2014-01-01

    Knowledge of mechanisms is critical for causal reasoning. We contrasted two possible organizations of causal knowledge—an interconnected causal network, where events are causally connected without any boundaries delineating discrete mechanisms; or a set of disparate mechanisms—causal islands—such that events in different mechanisms are not thought to be related even when they belong to the same causal chain. To distinguish these possibilities, we used causal transitivity—the inference given A causes B and B causes C that A causes C. Specifically, causal chains schematized as one chunk or mechanism in semantic memory (e.g., exercising, becoming thirsty, drinking water) led to transitive causal judgments. On the other hand, chains schematized as multiple chunks (e.g., having sex, becoming pregnant, becoming nauseous) led to intransitive judgments despite strong intermediate links (Experiments 1–3). Normative accounts of causal intransitivity could not explain these intransitive judgments (Experiments 4–5). PMID:25556901

  15. Causal Responsibility and Counterfactuals

    ERIC Educational Resources Information Center

    Lagnado, David A.; Gerstenberg, Tobias; Zultan, Ro'i

    2013-01-01

    How do people attribute responsibility in situations where the contributions of multiple agents combine to produce a joint outcome? The prevalence of over-determination in such cases makes this a difficult problem for counterfactual theories of causal responsibility. In this article, we explore a general framework for assigning responsibility in…

  16. Causal essentialism in kinds.

    PubMed

    Ahn, Woo-kyoung; Taylor, Eric G; Kato, Daniel; Marsh, Jessecae K; Bloom, Paul

    2013-06-01

    The current study examines causal essentialism, derived from psychological essentialism of concepts. We examine whether people believe that members of a category share some underlying essence that is both necessary and sufficient for category membership and that also causes surface features. The main claim is that causal essentialism is restricted to categories that correspond to our intuitive notions of existing kinds and hence is more attenuated for categories that are based on arbitrary criteria. Experiments 1 and 3 found that people overtly endorse causal essences in nonarbitrary kinds but are less likely to do so for arbitrary categories. Experiments 2 and 4 found that people were more willing to generalize a member's known causal relations (or lack thereof) when dealing with a kind than when dealing with an arbitrary category. These differences between kinds and arbitrary categories were found across various domains-not only for categories of living things, but also for artefacts. These findings have certain real-world implications, including how people make sense of mental disorders that are treated as real kinds. PMID:23098315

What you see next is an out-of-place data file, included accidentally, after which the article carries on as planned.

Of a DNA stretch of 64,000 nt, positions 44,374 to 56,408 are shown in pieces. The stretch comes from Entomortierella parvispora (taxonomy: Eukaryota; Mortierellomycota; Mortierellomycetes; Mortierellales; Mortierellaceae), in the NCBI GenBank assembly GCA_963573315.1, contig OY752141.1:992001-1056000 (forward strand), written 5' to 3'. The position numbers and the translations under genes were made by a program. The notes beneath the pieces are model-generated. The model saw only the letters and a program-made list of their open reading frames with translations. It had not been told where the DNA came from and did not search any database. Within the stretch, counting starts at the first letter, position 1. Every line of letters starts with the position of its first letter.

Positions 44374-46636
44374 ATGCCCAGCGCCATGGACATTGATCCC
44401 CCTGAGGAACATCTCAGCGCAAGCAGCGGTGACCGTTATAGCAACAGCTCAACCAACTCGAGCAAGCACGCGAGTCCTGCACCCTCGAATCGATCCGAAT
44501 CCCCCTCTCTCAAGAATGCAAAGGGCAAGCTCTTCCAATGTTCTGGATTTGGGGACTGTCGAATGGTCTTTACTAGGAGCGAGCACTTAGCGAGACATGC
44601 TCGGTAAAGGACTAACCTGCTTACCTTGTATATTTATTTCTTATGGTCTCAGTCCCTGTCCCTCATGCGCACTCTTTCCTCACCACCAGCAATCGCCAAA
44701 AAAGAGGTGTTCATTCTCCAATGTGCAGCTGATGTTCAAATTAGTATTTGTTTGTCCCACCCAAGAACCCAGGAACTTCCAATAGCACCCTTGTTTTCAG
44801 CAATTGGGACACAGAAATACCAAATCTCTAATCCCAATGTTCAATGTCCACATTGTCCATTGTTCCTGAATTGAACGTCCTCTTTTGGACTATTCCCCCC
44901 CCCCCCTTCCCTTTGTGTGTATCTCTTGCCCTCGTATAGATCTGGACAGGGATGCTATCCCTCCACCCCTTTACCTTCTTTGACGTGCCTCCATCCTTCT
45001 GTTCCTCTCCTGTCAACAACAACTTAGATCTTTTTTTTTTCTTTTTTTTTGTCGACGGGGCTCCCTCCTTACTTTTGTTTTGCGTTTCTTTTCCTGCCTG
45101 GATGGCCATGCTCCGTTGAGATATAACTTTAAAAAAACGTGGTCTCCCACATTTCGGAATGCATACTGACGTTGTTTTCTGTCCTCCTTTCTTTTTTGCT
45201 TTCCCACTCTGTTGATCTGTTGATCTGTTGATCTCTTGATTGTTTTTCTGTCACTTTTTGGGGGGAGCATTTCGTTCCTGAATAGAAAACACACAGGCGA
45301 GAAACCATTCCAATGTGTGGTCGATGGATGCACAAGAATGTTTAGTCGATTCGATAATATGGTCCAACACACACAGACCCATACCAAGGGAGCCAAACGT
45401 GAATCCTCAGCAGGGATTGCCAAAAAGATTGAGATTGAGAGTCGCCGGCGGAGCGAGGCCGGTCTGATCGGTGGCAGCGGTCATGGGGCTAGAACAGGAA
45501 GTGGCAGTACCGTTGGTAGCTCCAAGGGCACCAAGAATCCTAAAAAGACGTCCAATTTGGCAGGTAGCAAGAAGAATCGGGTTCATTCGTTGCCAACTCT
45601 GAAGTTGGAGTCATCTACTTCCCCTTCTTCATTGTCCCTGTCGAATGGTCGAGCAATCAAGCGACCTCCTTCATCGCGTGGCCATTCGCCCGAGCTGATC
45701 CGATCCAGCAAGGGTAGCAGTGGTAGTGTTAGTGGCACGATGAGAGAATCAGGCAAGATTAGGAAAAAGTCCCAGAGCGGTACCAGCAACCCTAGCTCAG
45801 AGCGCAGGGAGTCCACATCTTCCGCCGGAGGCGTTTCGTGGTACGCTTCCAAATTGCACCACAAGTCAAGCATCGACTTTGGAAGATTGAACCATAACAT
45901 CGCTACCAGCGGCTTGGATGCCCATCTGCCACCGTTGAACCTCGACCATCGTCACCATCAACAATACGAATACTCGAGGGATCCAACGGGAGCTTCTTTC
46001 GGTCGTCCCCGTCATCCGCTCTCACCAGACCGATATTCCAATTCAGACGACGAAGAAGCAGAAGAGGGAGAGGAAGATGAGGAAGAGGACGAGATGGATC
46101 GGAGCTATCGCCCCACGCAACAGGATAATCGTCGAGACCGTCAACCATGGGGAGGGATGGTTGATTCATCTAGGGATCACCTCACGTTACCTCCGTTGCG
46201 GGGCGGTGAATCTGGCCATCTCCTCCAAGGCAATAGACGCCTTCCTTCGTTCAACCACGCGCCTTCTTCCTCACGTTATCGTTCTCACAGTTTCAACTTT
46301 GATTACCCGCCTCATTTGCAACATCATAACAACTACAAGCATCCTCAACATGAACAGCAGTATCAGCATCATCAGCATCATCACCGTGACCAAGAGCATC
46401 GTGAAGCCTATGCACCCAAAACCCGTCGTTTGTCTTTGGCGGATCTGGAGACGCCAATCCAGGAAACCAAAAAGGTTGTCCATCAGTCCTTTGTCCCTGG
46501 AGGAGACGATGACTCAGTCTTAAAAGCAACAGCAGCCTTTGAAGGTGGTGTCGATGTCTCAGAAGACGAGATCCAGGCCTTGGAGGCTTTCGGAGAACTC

17. The Causal Asymmetry

    ERIC Educational Resources Information Center

    White, Peter A.

    2006-01-01

    It is hypothesized that there is a pervasive and fundamental bias in humans' understanding of physical causation: Once the roles of cause and effect are assigned to objects in interactions, people tend to overestimate the strength and importance of the causal object and underestimate that of the effect object in bringing about the outcome. This…

  18. Causality: Physics and Philosophy

    ERIC Educational Resources Information Center

    Chatterjee, Atanu

    2013-01-01

    Nature is a complex causal network exhibiting diverse forms and species. These forms or rather systems are physically open, structurally complex and naturally adaptive. They interact with the surrounding media by operating a positive-feedback loop through which, they adapt, organize and self-organize themselves in response to the ever-changing…

  19. Causal diagrams in systems epidemiology

    PubMed Central

    2012-01-01